Breast and Chest Wall Pain

Eric H. Williams MD
Specializing in reconstructive surgery and pain relief in the Greater Baltimore area.

When you are experiencing burning, searing, electric, sharp pain in your breast or chest wall after you have had a surgical procedure or physical trauma to the region and other doctors or health care providers are unable to either diagnose the root cause or address the problem, Dr. Eric H. Williams may be able to help.Happy woman walking dog

Before we get further into this topic, it is extremely important to note that chest pain can have serious causes. Any new, severe, or persisting chest pain should be discussed with your primary physician first. This is particularly important if you are an adult and have a history of heart or lung disease. If the pain is particularly severe, especially if radiating to your arms or jaw, and you feel sick, sweaty or breathless, call 911 – these can be symptoms of a heart attack.

Breast and Chest Wall

The type of pain that Dr. Williams has been treating for the past several years, and the subject of this web page, is most often described by patients as a burning, searing, electric, or sharp pain in your breast or chest wall after you have had a surgical procedure or physical trauma to the region. 

The most common patients to experience this are women who survived their fight with breast cancer and are now cancer-free but now have these terrible symptoms that severely limit their enjoyment and lifestyle after their surgery and treatment for their cancer.

Breast cancer survivors are very fortunate indeed to have survived the disease, as so many are not. However, all their doctors seem to say to them is “I am sorry that you are hurting so much, but you should be thankful that you are alive.”  

Now, these women are certainly all thankful to be alive, but there’s also frustration in the fact their lives feel robbed somehow. They may have elected breast reconstruction or not to have reconstruction, or perhaps they didn’t even need it because they had only a lumpectomy (removal of small part of breast) instead of a mastectomy (removal). Depending on the case, they may have had a radical lymph node dissection or a “sentinel node” dissection. Radiation therapy might have been in the picture. These women will also often have a very acceptable cosmetic appearance reconstruction (if they had one). But somehow very few of these women are ever asked if they have chronic pain.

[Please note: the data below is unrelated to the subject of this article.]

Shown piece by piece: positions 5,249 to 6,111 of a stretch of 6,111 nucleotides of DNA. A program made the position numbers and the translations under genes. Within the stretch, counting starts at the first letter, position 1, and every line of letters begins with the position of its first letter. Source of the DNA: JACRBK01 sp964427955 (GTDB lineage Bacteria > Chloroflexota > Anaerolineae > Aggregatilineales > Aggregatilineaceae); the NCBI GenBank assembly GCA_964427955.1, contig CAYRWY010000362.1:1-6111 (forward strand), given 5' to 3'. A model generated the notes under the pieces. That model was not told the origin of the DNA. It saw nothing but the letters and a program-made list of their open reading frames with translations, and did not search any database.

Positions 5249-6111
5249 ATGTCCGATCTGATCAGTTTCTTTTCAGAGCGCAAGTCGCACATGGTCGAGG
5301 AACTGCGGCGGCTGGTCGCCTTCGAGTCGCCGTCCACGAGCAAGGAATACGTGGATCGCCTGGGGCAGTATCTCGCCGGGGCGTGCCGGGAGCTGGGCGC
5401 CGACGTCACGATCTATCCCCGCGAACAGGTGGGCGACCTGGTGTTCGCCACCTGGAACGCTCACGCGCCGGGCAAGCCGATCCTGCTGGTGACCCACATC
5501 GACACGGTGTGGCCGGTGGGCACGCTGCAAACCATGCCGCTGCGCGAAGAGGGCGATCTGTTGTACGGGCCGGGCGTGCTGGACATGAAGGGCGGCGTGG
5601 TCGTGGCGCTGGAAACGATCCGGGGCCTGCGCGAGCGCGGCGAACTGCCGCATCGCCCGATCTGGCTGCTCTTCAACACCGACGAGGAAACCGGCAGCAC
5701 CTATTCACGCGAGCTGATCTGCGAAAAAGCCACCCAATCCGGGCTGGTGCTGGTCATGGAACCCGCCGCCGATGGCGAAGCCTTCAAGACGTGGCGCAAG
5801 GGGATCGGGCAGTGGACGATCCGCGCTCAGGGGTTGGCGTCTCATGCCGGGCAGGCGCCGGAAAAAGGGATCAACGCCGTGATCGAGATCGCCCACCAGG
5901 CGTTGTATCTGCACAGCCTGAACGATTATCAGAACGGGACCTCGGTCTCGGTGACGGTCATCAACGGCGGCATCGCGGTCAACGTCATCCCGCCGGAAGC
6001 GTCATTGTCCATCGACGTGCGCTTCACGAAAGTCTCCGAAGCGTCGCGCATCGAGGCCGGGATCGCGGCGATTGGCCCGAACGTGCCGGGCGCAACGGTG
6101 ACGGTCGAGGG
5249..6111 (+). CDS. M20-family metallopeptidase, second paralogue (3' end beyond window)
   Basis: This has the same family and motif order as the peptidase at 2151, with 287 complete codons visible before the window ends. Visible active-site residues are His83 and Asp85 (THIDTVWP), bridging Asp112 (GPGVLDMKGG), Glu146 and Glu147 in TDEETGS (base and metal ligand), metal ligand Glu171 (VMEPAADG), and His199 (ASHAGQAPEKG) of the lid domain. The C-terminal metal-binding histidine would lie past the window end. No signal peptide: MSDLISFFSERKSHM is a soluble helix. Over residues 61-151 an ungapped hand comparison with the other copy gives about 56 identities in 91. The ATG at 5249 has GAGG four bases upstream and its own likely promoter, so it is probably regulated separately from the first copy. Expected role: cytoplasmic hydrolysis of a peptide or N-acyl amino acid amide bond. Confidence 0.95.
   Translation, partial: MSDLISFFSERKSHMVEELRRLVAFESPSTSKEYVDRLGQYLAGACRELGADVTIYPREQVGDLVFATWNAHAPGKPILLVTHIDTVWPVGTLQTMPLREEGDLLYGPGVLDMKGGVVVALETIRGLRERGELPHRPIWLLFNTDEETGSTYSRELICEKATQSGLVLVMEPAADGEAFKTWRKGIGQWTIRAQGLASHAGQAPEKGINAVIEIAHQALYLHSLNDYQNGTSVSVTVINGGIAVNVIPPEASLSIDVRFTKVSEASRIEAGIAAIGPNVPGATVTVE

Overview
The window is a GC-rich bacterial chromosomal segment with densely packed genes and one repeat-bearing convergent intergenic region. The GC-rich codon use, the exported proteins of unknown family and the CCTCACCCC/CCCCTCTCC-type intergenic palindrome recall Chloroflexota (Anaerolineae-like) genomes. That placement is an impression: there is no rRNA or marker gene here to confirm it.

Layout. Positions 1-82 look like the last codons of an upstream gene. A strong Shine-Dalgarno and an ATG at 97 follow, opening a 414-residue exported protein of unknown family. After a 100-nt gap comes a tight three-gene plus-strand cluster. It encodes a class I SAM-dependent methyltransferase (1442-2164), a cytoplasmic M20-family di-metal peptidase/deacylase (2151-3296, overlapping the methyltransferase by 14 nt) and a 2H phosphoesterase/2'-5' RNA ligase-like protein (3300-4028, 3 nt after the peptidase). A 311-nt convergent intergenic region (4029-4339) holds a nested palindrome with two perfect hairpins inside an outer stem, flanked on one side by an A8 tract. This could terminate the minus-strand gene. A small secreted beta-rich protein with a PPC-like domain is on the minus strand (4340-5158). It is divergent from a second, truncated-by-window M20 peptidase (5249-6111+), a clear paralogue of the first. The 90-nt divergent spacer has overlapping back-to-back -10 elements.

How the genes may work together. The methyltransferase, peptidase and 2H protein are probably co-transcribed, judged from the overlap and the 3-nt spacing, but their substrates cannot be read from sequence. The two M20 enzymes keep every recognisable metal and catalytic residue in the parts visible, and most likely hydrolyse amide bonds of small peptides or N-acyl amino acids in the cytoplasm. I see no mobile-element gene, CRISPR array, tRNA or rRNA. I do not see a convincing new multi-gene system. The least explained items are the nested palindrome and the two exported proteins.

In the rare instances they are actually asked, they are appropriately sent to physical therapy for a few months. But what happens if they do not get better?

The 1-year anniversary comes and “Congratulations, you’re alive!” or “Congratulations, your breasts look great.” Often these patients report being frustrated because no one really takes them seriously when they do have the courage to even tell someone they are still having life-limiting, severe pain. Pain that actually interferes with their life every single day. They can hardly get the words out:

  • “But why does the inside of my arm burn so much?”
  • “But why does my nipple hurt so badly – and I don’t even have a nipple anymore?”
  • “Why does my armpit feel like it is on fire all day long?”
  • “Why does the side of my chest feel like someone is raking pins across it 24 hours a day?”   

Dr. Williams has been working a small group of these patients over the past few years to try to diagnose and treat those patients that have been refractory to the medical care that is offered. All of these patients are well past their 6th month anniversary. Most have been suffering for over 2 years.   

All of them have, appropriately, gone through several rounds of physical therapy. Physical therapy does help many women and should not be underestimated. This is the first most-appropriate treatment for nerve pain after breast cancer surgery.

There are many causes of breast and chest wall pain that Dr. Williams does not treat, and many of these patients will improve greatly with expert physical therapy. Dr. Williams does not treat frozen shoulders, stiffness, chest wall radiation burns or injury, improper breast reconstruction, or capsular contractures from implants. 

Post-Surgical and Traumatic Pain in Chest Region

Dr. Williams specializes in the diagnosis and treatment of women and men who have chronic refractory medial arm pain, lateral chest wall, axillary (arm pit), and breast pain caused by nerve injuries that can occur in this surgical or post traumatic patient population. All of these patients have something in common – they have all had surgery or trauma that has cut or stretched branches of the intercostal nerve system.   

The intercostal nerve travels from the spinal cord and then between the ribs to provide sensation to the chest wall from the back of the chest, side of the chest, and front of the chest – including the breast, areola, and nipple. Usually the nerves that can be injured are the intercostal nerves from the 2nd rib to the 5th rib. Not all of them necessarily cause problems.